Phew. Talk about knee-jerk

The problem that there is only one narrative of Gujarat that can be brought to screen, or indeed be accepted, for it not to be castigated as Modi propaganda. That is movies of the “Firaaq” and “Parzania” type, where Hindus of Gujarat are shown to be, by and large, complicit in the genocide of their fellow Muslim Gujaratis, with the police and the administration being shown to be on the side of the rioters.

It does not matter if the movie is not  interested in going into the politics of the riots, except in the way that it affects the dynamics between three friends and alters their fates.

It does not matter that the movie does not attempt to rewrite history in the places that it does touch it. Kai Po Che does not pull punches when it does deal with the divisions extant in Gujarat society. In one of the most dramatically tense sequences of the movie, a Hindu “right-wing” run refugee camp is shown turning away Muslim asylum seekers after the earthquakes, which brings about a stand-off between two friends, one of whom is eager to keep a distinction between “our people” and “them” while the other is not.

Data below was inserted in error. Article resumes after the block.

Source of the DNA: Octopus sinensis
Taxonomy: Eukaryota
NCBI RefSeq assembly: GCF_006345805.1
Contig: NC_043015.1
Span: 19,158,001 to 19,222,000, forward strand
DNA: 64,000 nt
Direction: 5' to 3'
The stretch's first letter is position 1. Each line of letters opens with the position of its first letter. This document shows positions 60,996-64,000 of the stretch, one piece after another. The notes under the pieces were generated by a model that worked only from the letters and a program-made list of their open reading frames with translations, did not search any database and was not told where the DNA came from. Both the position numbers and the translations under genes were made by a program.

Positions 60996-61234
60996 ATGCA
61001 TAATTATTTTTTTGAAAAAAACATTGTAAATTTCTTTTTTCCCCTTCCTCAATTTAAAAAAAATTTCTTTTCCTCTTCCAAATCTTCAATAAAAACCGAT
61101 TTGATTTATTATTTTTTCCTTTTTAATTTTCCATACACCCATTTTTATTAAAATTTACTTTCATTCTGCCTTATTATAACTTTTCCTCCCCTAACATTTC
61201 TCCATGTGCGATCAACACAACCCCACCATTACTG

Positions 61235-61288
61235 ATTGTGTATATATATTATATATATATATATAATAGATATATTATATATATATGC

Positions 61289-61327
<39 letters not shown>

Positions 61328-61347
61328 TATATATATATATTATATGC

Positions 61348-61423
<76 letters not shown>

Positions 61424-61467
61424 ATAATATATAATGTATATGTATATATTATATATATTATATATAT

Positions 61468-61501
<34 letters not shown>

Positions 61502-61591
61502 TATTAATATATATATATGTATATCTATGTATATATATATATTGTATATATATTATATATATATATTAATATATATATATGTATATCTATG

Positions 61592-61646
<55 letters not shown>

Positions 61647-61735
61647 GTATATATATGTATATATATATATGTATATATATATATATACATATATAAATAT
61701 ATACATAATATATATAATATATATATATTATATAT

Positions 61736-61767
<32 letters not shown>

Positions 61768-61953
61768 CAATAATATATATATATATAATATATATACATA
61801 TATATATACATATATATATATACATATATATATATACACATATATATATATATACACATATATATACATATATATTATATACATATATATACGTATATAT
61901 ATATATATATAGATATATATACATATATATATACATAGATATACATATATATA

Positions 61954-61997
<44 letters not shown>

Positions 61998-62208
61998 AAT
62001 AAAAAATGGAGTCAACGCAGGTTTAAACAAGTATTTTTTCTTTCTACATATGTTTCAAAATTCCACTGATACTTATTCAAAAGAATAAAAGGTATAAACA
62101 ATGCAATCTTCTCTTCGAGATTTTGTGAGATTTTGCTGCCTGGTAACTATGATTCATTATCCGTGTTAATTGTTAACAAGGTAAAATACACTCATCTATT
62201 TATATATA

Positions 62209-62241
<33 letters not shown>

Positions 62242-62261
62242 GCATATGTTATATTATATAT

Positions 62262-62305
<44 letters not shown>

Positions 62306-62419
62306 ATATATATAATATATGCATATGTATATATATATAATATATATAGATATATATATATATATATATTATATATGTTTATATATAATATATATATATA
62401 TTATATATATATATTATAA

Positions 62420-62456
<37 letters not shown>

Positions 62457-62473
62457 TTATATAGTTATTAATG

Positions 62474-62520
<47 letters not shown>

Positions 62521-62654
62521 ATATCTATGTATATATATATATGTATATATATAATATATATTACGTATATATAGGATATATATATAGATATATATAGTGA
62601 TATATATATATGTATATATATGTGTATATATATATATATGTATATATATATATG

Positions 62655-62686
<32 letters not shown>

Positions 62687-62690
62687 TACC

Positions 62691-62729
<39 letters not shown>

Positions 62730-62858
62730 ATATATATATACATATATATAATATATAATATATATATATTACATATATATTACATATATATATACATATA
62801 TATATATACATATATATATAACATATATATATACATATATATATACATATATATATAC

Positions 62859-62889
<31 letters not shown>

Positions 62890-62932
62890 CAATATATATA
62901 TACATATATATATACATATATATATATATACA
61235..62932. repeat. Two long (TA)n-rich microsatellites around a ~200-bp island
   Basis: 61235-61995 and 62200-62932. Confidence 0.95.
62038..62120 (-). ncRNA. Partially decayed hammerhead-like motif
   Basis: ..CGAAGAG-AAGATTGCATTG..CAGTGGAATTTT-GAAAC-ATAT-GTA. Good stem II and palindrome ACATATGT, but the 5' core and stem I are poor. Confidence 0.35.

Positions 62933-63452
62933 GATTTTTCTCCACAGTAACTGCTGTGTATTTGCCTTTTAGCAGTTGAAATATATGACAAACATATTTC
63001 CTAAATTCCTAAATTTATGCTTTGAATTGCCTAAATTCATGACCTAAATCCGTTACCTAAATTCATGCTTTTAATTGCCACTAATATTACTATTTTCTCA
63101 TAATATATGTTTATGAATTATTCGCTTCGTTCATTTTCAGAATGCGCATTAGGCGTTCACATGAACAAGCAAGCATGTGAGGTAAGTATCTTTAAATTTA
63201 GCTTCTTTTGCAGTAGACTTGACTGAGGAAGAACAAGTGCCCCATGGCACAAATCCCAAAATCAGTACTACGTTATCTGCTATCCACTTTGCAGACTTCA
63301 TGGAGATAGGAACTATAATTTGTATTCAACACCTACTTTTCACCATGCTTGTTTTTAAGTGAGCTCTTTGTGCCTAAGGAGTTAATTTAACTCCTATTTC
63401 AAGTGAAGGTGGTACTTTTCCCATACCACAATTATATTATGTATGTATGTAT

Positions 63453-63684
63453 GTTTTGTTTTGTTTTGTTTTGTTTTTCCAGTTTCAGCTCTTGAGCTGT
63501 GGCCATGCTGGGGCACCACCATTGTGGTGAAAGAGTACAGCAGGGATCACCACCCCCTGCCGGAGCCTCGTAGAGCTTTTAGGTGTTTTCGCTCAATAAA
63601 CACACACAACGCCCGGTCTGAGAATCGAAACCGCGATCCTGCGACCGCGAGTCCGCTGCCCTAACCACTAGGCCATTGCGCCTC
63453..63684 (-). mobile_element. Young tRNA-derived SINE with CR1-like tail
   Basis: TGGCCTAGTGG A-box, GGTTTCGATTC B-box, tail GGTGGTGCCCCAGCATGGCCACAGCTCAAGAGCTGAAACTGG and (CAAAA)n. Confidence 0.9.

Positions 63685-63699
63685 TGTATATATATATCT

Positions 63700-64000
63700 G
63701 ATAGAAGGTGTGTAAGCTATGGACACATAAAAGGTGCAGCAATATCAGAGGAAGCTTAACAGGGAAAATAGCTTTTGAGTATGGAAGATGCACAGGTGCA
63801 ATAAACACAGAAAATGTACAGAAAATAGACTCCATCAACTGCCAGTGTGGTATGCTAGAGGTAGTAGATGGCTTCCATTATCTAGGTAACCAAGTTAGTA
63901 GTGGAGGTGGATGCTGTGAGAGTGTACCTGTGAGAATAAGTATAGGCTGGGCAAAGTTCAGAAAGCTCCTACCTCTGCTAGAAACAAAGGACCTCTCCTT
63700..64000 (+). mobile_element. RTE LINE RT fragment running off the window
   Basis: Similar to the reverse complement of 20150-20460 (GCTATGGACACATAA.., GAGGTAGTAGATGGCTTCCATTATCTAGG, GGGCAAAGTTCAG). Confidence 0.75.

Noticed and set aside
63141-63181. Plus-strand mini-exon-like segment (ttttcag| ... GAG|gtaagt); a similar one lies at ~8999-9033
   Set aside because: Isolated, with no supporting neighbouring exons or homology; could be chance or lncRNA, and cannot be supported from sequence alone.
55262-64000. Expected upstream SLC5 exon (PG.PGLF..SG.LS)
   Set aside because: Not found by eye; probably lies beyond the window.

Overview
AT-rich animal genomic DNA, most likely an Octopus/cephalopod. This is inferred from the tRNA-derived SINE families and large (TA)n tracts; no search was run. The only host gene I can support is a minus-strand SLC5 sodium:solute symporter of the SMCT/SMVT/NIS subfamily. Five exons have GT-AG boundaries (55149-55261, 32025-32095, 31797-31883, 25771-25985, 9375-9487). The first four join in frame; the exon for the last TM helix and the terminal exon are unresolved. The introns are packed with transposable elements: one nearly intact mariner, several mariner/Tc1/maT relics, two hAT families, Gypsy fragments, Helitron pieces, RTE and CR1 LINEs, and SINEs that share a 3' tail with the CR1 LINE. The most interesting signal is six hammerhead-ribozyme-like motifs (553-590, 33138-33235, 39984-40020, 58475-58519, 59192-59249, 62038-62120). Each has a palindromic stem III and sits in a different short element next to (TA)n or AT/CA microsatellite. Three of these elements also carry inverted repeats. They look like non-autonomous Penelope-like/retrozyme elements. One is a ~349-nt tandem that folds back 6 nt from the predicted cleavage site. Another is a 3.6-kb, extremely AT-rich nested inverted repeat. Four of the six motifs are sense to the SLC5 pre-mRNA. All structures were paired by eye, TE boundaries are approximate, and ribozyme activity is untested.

It does not matter if the Godhra violence is off-camera and Hindus attacking innocent Muslims is shown on-camera, in lurid shocking detail.

It does not matter that the villain of the movie is a member of the Hindu party.

If an intellectual environment in which one is obliged to show things only one way else risk being called a shill for a particular politician, is not an expression of the most acute form of cultural fundamentalism,  I do not know what is.

Amidst all the outrage, what I believe is lost is that Kai Po Che does not end with a solution. Nor as is claimed by critics, even a reductionist resolution or the dreaded word closure. It ends with regret. And a message of hope—that in India, true ability, irrespective of religion or social standing , will attain success.

Is that populist? Too simple? Perhaps.